Researchers at the Cancer Research UK-AstraZeneca Antibody Alliance Laboratory in Cambridge, UK, have pioneered the development of an innovative affinity maturation technique to generate an inhibitory, high-affinity antibody against Arginase 2 (ARG2), an enzyme implicated in major human diseases including cancer. Their findings are published in mAbs today (Thursday), following publication of the method in Proceedings of the National Academy of Sciences.
ARG2 targets and destroys L-arginine, an amino acid critical for immune cells to fight diseases such as cancer, as well as infections. Although ARG2 is necessary to control arginine levels in the body, it is overexpressed in various types of cancer, including pancreatic ductal adenocarcinoma, bowel cancer and acute myeloid leukemia.
In these cancers, the excess ARG2 present decimates the levels of L-arginine around tumors and hinders the immune cells that need it to function, creating an immunosuppressive local environment that allows tumors to grow unchecked, ‘hidden’ from the immune system. ARG2 is therefore an attractive target for inhibitory therapeutic antibodies that could help restore immune function against cancer cells.
Dr. Maria Groves and her team at the Cancer Research UK-AstraZeneca Antibody Alliance Laboratory in Cambridge, in collaboration with the late Professor Cerundolo and his team at Oxford University, and Professor Mark Carr’s structural biology group at the University of Leicester, have generated a highly promising potential therapeutic antibody against ARG2. The lead antibody, called C0021158, is the first product of the researchers’ innovative antibody affinity maturation approach reported last month in PNAS and boasts a full complement of desirable properties, including high affinity binding and complete inhibition of ARG2 activity.
Traditional affinity maturation approaches have focused on exploring sequence diversity in only a few specific regions of antibodies, limiting the improvements that could be obtained in candidate therapeutics—particularly for antibodies that are challenging to mature. The innovative approach used to develop C0021158 allowed the researchers to identify antibodies with non-predictable combinations of amino acid sequence changes that generated a significantly-improved affinity and potency of inhibition against ARG2. The pioneering anti-ARG2 therapeutic antibody work dramatically illustrates the advantages of the new unbiased approach.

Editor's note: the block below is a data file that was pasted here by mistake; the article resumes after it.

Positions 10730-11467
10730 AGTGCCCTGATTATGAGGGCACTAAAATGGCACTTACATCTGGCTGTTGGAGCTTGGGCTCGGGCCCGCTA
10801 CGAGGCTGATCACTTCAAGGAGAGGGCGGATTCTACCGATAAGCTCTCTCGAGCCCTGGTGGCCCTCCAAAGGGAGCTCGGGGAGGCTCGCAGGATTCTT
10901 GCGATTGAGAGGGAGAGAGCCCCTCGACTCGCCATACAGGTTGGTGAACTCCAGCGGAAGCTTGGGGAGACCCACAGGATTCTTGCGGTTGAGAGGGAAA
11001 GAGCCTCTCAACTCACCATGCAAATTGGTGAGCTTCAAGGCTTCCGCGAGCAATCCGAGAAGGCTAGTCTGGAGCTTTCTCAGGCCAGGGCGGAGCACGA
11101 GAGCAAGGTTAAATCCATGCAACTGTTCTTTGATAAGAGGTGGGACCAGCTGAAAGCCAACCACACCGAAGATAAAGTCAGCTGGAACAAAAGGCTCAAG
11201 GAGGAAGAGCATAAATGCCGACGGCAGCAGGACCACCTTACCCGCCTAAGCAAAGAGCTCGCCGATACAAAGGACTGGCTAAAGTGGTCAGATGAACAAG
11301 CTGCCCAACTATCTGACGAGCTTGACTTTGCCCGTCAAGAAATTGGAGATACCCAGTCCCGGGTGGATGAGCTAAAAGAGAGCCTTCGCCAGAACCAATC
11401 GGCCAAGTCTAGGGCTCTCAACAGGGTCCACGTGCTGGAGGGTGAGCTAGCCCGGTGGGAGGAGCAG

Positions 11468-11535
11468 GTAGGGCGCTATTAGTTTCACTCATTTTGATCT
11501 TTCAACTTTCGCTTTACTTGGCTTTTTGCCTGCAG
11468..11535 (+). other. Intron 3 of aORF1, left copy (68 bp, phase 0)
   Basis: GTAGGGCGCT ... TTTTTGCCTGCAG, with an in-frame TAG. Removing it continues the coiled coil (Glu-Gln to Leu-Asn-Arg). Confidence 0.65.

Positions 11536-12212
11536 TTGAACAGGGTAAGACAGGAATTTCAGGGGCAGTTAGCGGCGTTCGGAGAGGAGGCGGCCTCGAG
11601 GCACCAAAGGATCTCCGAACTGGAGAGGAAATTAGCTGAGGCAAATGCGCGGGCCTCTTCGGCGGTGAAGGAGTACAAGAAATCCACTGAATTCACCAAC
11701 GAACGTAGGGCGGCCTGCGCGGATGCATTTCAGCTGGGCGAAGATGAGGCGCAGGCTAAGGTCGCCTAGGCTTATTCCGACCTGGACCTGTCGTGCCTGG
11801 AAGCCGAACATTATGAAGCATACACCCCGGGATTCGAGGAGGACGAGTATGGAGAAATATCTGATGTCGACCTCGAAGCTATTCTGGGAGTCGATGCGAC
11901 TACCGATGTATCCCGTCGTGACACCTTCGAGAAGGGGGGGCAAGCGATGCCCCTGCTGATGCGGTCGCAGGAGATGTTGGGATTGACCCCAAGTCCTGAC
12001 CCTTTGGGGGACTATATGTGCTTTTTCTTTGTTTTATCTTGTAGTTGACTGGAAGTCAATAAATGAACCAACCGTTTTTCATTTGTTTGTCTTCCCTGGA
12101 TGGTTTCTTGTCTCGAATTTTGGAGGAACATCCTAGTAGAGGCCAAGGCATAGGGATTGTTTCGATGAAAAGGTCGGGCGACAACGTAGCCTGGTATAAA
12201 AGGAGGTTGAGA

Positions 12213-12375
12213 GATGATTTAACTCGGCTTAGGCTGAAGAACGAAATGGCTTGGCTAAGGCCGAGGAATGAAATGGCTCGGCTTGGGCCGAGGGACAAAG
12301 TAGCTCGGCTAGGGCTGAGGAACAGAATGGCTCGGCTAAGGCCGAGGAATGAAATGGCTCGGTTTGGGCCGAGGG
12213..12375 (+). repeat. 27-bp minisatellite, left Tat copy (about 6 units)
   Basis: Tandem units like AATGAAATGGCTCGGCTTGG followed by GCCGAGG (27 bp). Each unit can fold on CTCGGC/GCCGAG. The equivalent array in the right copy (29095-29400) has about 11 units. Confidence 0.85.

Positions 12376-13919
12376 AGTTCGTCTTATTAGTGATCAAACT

Characterisation of C0021158 highlighted the resounding success of the researchers in generating a therapeutic candidate, which demonstrates complete and highly potent inhibition of ARG2 activity; in laboratory assays, the antibody restored the proliferation of immune cells that were suppressed by ARG2-driven arginine deficiency. Protein crystallography performed at the University of Leicester provided key structural and molecular insights into the mechanism of antibody-mediated inhibition, revealing dramatic changes in antibody interaction with ARG2 resulting from affinity maturation. The inhibitory antibody binding induced dramatic changes in the structure of ARG2, resulting in conformation changes at the active site of the enzyme that prevent both ARG2 activity and productive binding of its arginine target.
The researchers expect that the techniques described in these papers will launch the discovery of a new generation of high-affinity and high-potency therapeutics made possible by unbiased affinity maturation. This will be of particular importance in circumstances where candidate antibodies are difficult to mature, and will have treatment applications in cancer and beyond.
Study author Dr. Maria Groves, from the Cancer Research UK-AstraZeneca Antibody Alliance Laboratory, said: “It takes a tremendous amount of time and resources to bring a new therapeutic antibody to the clinic, so we need them to be the best they can be. This first success gives me confidence that our unbiased libraries will produce stronger, more efficient antibodies, and support the delivery of novel oncology therapeutics in the future.”
There’s still a long way to go with the new ARG2 antibody, and the researchers are now hoping to partner with a company to help develop the antibody and progress it into the clinic for oncology and non-oncology indications. For oncology, they believe that it may help target tumors that have been hiding from the immune system, when used in combination with chemotherapy or immunotherapy.
The structural biology lead for the project, Professor Mark Carr, from the Institute of Structural and Chemical Biology at the University of Leicester said: “The outstanding success of the ARG2 therapeutic antibody project is an exemplar of the substantial benefits to be gained in drug discovery from harnessing the complementary scientific expertise and knowledge available in the pharmaceutical industry, biomedical charity and university sectors of the UK life sciences community. The outcomes from this project point to a successful future for the joint CRUK-AstraZeneca Antibody Alliance Laboratory and my structural biology group look forward to further successful collaborations.”
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